I took this photo of the fountain near the entrance of Esplanade Charles de Gaulle in Montpellier, France, on December 17, 2002. It has the distinction of being the oldest photo in my Google Photos collection — for now, at least. The camera I used back then, a Minolta point-and-shoot, had low resolution by today’s … Continue reading Holiday lights, fountain in the historic center of Montpellier, France
Apropos of nothing, here’s a random photo taken during a sunrise hike at Shaw Butte in Phoenix last year. We’re looking north from near the summit, with the residential communities clustered around Thunderbird Road and Coral Gables Drive appearing closest below. Usually the low brush appears brown and the rocks appear grey, but with the … Continue reading Just a random sunrise photo from Shaw Butte in Phoenix
During our week in Paris, we were able to work in a day trip to Chartres, where we visited the famous Cathedral of Our Lady of Chartres. The trip produced what is probably my favorite photo of the week, so rather than waiting to do a full write-up on the visit, I’m just going to post the photo now.
The pilot called our attention to the coast of Greenland as we passed over at 38,000 feet. Kathryn, who had the window seat, quickly grabbed the camera and took this photo.
Kathryn took this photo of the Eiffel Tower from the top of the Montparnasse Tower. It gives you an idea of the weather we’ve been dealing with in Paris.
While the most famous Arc de Triomphe in France is undoubtedly the one at in the Etoile in Paris, the one in Montpellier impresses its visitors nonetheless. It is located on Rue Foch in a posh shopping area of Montpellier, in the historic center of the city, just a short walk from Place de la Comédie and the train station.
I took this photo of St. Mary’s Basilica in Phoenix several weeks ago, just before dusk. I was at the church for a meeting, and I liked the way the bell towers looked through the trees.
I took this picture of the Maison Carrée in Nîmes, France, in 2004, during my late-summer European tour. As you can see, it was a beautiful, clear day when I visited Nîmes.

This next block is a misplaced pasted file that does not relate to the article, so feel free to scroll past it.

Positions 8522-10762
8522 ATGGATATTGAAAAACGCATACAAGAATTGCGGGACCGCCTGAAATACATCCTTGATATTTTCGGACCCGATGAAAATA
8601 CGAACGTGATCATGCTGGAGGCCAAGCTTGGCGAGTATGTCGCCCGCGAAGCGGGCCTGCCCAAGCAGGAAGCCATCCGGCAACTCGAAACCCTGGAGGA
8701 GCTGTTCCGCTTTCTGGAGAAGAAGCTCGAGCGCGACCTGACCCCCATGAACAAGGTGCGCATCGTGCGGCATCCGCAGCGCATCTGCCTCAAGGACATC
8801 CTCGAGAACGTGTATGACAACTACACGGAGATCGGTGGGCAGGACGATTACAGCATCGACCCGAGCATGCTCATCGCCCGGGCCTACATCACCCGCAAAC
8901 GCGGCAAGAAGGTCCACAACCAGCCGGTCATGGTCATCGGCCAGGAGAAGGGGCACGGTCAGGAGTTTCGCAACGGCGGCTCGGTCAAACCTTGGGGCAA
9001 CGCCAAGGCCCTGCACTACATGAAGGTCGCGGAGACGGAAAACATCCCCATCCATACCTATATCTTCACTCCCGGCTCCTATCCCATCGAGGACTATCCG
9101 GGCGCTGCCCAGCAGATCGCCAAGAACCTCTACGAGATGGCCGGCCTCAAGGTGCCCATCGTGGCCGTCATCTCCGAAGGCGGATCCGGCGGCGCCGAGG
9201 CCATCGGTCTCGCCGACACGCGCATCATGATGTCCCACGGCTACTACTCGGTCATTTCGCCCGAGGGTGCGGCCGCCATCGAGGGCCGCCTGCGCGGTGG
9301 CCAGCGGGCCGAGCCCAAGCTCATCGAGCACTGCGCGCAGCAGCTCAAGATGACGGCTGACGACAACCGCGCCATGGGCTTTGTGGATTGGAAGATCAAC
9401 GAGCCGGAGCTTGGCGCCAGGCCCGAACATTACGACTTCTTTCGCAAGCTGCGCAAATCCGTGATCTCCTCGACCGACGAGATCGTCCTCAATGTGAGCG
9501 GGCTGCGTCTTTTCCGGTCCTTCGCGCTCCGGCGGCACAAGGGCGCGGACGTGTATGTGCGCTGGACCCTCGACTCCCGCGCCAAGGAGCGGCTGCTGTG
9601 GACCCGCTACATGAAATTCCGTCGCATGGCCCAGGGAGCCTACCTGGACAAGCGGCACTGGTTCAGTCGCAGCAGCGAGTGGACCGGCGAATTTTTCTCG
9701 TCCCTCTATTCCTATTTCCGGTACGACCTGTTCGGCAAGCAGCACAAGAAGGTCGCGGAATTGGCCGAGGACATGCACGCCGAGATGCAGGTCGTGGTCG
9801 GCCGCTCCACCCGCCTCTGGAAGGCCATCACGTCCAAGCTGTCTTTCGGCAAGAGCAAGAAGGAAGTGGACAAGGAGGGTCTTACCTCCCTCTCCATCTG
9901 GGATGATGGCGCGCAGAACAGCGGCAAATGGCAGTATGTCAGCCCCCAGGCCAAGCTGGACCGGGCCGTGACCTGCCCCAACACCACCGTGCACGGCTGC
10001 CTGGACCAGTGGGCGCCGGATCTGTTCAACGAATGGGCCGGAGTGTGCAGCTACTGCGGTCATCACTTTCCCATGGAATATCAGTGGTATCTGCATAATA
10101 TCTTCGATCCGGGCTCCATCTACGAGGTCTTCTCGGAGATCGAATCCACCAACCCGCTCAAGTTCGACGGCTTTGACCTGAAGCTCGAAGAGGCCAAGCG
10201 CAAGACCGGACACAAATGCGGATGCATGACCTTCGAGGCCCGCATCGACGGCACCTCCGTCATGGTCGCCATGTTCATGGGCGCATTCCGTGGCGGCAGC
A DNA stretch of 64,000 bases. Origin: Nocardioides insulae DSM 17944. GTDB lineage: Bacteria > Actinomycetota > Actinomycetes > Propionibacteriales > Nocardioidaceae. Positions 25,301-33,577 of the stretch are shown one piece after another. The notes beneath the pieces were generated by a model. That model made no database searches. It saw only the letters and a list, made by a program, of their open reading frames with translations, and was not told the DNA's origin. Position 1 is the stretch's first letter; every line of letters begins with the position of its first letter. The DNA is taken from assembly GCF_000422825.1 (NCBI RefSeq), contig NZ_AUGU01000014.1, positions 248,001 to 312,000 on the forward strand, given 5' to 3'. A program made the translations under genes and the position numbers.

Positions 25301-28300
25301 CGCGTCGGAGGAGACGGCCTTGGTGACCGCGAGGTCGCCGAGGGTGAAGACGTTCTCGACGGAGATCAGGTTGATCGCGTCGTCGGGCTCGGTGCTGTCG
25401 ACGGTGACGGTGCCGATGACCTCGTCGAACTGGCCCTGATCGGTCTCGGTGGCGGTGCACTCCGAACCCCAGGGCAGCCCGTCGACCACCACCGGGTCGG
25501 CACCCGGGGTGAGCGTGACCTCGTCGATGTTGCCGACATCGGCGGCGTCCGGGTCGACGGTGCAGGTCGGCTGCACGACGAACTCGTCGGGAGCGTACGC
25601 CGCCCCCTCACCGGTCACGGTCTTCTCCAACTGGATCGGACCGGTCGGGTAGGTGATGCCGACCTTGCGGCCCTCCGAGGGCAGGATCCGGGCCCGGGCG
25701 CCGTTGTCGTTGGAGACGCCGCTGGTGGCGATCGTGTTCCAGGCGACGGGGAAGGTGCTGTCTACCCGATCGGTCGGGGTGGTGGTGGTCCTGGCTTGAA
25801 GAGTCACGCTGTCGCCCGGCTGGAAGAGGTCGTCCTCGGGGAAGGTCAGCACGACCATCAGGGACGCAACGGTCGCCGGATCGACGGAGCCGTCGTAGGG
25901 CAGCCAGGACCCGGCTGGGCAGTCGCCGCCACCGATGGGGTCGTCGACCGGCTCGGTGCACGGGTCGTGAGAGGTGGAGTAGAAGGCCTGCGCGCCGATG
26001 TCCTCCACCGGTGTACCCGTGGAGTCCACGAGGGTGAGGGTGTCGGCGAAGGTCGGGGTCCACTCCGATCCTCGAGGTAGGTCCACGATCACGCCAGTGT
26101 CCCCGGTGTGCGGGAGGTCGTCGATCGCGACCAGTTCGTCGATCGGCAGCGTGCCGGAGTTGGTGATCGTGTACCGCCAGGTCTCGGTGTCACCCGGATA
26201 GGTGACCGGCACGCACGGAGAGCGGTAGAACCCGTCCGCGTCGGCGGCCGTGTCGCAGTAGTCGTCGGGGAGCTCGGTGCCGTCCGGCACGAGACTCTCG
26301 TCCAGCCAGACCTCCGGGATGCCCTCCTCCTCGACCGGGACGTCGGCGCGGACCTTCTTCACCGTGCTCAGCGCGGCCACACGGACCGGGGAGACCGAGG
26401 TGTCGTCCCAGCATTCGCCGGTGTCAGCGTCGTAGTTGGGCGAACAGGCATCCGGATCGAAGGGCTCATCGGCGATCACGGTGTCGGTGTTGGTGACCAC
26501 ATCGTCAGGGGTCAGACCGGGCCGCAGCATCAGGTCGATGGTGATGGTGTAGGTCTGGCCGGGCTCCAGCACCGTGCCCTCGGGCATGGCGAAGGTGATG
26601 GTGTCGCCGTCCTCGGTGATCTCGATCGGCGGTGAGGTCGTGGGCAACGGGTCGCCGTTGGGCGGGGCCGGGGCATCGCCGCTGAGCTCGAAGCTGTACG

I took this photo of a statue of two cherubs in Brussels in 2004. I wasn’t in Brussels but for roughly a day, and I don’t remember anymore where I took this picture or what the statue was called. It’s definitely not Mannequin Pis.
Sète is a coastal city in southern France, located a short drive from Montpellier, where I used to live. Sète has the vibe of a busy fishing village, making it a fun place to visit for an afternoon. I’d occasionally come for a seafood lunch at one of the tourist restaurants along the canals, then stroll to the harbor and along the shore.
When Kathryn and I were in Rome last winter, we used the public transit network extensively. The buses were most convenient for many of our trips, but we also used the Metro trains when we wanted to cover ground more quickly.
This photo, taken in the Jardin du Luxembourg in Paris, was one of only a handful of couple photos Kathryn and I have from our travels in Europe in 2007. It was a mostly cloudy day in September, but the colors of the flowers seem to pop out.
Kathryn and I were fortunate to spend an afternoon at Oktoberfest in Munich in 2007. Everyone has a favorite from among the major beer tents at Oktoberfest. Mine was the Hacker-Pschorr tent. The theme is charming and simple: Bavarian heaven.
After a long, romantic stroll along the Left Bank of the Seine late one evening in September 2007, Kathryn and I walked across Petit Pont to have a look at Notre Dame, the cathedral of Paris. Kathryn snapped a few photos, including this one.
Back in the spring of 2003, I took a day trip to Cannes during its famous annual film festival. It was the last day of the festival, and most of the Hollywood celebrities had already come and gone. However, watching the European celebrities arrive for the final screening was no less glamorous.
My digital camera died the first week of my six-week trip to Europe in 2006. Before it stopped working, I managed to get a few decent photos in Iceland, including this one of the Sun Voyager sculpture along the shore in Reykjavik.
Pont du Gard is an impressive, well preserved Roman aqueduct bridge. It was built in the first century A.D. to supply fresh water to nearby Nîmes. It continued to be used as a toll bridge for many centuries after the aqueduct fell into disrepair.
The iconic statue of the Three Graces is a prominent focal point on Place de la Comédie in Montpellier, France. It’s often used as a recognizable meeting place for tourists, students, and locals. Busy cafes, restaurants, and shops line each side of the square, including a Monoprix grocery store and a surprisingly subdued McDonald’s.